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Botswana appeals ruling in favor of LGBTI rights group

A logo of LEGABIBO (Lesbians, Gays, and Bisexuals of Botswana)
A logo of LeGaBiBo (Lesbians, Gays, and Bisexuals of Botswana)

The Botswana government is appealing a November 2014 court ruling that instructed it to  register the LGBTI rights organization LeGaBiBo (Lesbians, Gays and Bisexuals of Botswana).

LeGaBiBo vowed to oppose the government’s appeal. It is currently consulting with attorneys about what steps to take next.

LeGaBiBo coordinator Annah Mmolai-Chalmers said Jan. 21 that the group was disappointed by the government’s decision to appeal in an attempt to overthrown a decision that LeGaBiBo had considered to be a major breakthrough.

In November, LeGaBiBo coordinator Caine Youngman, one of 20 applicants in the case, said, “This is a great victory for LGBTI people in Botswana. We have come one step closer to the full equality and justice that we seek.”

Members of LeGaBiBo have been seeking official recognition for 10 years. In their most recent attempt, they submitted an application for registration on Feb. 16, 2012. It was rejected on March 12, 2012, on grounds that the Botswana Constitution “does not recognize homosexuals,” and that the application would violate section 7(2)(a) of the Botswana Societies Act. That section allows the government to deny an application for registration if “it appears … that any of the objects of the society is, or is likely to be used for any unlawful purpose prejudicial to or incompatible with peace, welfare or good order in Botswana.”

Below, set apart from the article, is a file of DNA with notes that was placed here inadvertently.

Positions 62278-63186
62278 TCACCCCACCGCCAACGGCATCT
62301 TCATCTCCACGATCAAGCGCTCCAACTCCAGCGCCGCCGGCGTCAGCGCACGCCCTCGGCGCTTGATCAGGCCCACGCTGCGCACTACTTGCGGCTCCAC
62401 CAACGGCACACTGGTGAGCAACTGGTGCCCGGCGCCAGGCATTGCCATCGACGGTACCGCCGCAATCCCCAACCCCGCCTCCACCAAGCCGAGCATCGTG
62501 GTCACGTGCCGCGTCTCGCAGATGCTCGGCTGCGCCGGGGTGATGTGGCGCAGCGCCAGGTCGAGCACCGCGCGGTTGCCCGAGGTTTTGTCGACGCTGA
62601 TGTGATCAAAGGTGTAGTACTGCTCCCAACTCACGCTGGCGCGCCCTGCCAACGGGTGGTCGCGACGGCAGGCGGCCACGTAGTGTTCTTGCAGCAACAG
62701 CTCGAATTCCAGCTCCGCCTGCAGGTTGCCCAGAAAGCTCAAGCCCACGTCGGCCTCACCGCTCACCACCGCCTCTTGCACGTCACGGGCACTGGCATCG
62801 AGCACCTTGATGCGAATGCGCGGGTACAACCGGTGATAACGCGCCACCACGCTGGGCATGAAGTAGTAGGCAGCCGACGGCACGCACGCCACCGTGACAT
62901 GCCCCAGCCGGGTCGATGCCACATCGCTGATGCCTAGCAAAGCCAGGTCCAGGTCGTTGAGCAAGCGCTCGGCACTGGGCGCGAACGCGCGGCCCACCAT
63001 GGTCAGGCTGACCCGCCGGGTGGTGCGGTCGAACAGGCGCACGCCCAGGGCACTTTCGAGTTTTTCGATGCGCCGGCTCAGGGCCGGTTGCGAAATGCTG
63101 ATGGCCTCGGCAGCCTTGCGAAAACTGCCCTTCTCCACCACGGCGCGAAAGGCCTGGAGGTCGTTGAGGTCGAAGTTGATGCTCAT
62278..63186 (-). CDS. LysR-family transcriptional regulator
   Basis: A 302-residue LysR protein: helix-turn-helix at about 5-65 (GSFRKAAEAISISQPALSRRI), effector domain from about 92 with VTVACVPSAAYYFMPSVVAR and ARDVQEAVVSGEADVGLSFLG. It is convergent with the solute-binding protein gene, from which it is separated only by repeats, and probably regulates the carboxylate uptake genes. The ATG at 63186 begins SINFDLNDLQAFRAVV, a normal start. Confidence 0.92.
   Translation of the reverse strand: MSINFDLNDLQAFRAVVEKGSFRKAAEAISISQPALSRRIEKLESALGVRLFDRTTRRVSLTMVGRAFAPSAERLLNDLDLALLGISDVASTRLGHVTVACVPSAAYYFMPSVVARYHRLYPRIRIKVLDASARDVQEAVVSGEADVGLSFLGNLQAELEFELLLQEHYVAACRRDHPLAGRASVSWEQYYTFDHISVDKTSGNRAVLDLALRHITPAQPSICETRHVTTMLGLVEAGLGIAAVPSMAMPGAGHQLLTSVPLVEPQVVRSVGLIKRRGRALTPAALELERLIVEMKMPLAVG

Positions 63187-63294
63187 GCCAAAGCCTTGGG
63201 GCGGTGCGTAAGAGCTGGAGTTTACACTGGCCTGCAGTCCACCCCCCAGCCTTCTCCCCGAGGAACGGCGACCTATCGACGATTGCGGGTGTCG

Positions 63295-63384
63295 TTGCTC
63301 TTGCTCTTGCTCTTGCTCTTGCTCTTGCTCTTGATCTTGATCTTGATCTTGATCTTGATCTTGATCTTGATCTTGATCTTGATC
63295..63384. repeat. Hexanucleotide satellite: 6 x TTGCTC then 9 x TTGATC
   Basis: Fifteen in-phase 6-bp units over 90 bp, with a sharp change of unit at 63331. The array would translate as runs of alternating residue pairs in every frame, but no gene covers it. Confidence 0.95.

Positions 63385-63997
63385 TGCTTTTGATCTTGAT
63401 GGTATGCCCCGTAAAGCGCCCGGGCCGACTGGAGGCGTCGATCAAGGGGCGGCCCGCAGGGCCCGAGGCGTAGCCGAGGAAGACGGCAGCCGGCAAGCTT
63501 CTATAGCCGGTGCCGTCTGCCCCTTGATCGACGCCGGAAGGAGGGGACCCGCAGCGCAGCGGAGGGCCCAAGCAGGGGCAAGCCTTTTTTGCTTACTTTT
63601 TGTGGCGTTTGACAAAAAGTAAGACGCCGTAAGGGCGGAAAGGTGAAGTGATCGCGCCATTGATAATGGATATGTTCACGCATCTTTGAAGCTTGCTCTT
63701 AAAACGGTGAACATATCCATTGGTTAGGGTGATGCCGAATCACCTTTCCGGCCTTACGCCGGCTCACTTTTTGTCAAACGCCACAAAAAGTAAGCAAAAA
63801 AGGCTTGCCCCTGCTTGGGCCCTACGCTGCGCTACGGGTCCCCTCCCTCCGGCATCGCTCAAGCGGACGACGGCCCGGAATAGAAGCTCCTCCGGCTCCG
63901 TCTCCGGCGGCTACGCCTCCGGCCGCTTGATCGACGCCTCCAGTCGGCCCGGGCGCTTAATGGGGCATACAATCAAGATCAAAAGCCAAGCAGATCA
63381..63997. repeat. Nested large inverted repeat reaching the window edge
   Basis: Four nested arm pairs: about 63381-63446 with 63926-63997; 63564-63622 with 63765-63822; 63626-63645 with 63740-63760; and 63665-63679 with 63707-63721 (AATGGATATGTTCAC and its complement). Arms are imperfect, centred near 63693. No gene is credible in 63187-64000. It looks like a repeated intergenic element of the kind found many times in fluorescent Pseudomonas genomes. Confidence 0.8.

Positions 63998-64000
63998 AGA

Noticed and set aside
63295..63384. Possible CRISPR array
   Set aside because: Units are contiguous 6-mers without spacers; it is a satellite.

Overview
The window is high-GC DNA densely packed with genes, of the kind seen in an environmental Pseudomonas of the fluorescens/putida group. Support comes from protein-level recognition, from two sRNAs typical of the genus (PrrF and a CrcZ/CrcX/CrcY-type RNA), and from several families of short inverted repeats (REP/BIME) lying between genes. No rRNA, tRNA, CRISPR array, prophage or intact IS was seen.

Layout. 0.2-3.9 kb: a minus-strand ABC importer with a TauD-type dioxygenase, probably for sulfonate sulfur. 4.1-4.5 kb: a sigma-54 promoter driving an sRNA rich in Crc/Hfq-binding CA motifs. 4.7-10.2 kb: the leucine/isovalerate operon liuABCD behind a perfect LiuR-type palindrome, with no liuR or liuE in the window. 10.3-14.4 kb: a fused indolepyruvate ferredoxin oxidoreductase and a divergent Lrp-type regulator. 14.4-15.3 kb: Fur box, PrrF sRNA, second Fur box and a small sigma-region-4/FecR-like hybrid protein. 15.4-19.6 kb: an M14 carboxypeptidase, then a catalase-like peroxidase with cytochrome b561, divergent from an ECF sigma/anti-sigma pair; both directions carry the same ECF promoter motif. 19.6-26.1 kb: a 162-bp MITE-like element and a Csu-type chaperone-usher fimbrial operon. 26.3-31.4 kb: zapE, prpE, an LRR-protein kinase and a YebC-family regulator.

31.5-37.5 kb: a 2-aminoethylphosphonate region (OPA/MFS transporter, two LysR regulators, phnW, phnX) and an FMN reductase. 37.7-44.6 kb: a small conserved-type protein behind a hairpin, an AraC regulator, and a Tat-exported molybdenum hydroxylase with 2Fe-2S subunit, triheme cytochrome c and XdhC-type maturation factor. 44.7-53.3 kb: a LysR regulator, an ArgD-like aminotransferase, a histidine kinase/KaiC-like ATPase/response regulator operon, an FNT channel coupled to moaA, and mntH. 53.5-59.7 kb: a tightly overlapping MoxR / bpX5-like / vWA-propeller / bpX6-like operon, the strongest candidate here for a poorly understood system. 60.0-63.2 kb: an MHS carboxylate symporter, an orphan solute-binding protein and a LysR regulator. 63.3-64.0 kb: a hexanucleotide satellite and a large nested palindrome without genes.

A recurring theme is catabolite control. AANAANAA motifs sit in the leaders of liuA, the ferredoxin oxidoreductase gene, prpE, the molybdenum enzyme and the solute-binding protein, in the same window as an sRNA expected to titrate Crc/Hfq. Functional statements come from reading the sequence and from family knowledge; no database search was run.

However, in November 2014,  Justice Terence Rannowane of the Botswana High Court ruled that the freedoms of association, assembly, and expression are important values of society, and that the “enjoyment of such rights can only be limited where such limitation is reasonably justifiable in a democracy.”

He added, “The objects of LeGaBiBo as reflected in the societies’ constitution are all ex facie lawful. They include carrying out political lobbying for equal rights and decriminalization of same-sex relationships.”

In Botswana, at least on paper, same-sex intimacy is punishable by seven years in prison.  But the country also prohibits discrimination on the basis of sexual orientation.

 

Written by Colin Stewart

Colin Stewart is a 45-year journalism veteran living in Southern California. After his retirement from paid newspaper work in 2011, he launched Erasing 76 Crimes and helped with the Spirit of 76 campaign that assembled a multi-national team of 26 LGBTI rights activists to advocate for change during the International AIDS Conference in Washington, D.C., in July 2012. He is the president of the St. Paul’s Foundation for International Reconciliation, which supports LGBTQ+ rights advocacy journalism, including the Erasing 76 Crimes news site and the African Human Rights Media Network. Contact him via Twitter @76crimes or by email at info@76crimes.com. Mailing address: 21 Marseille, Laguna Niguel CA 92677 USA.

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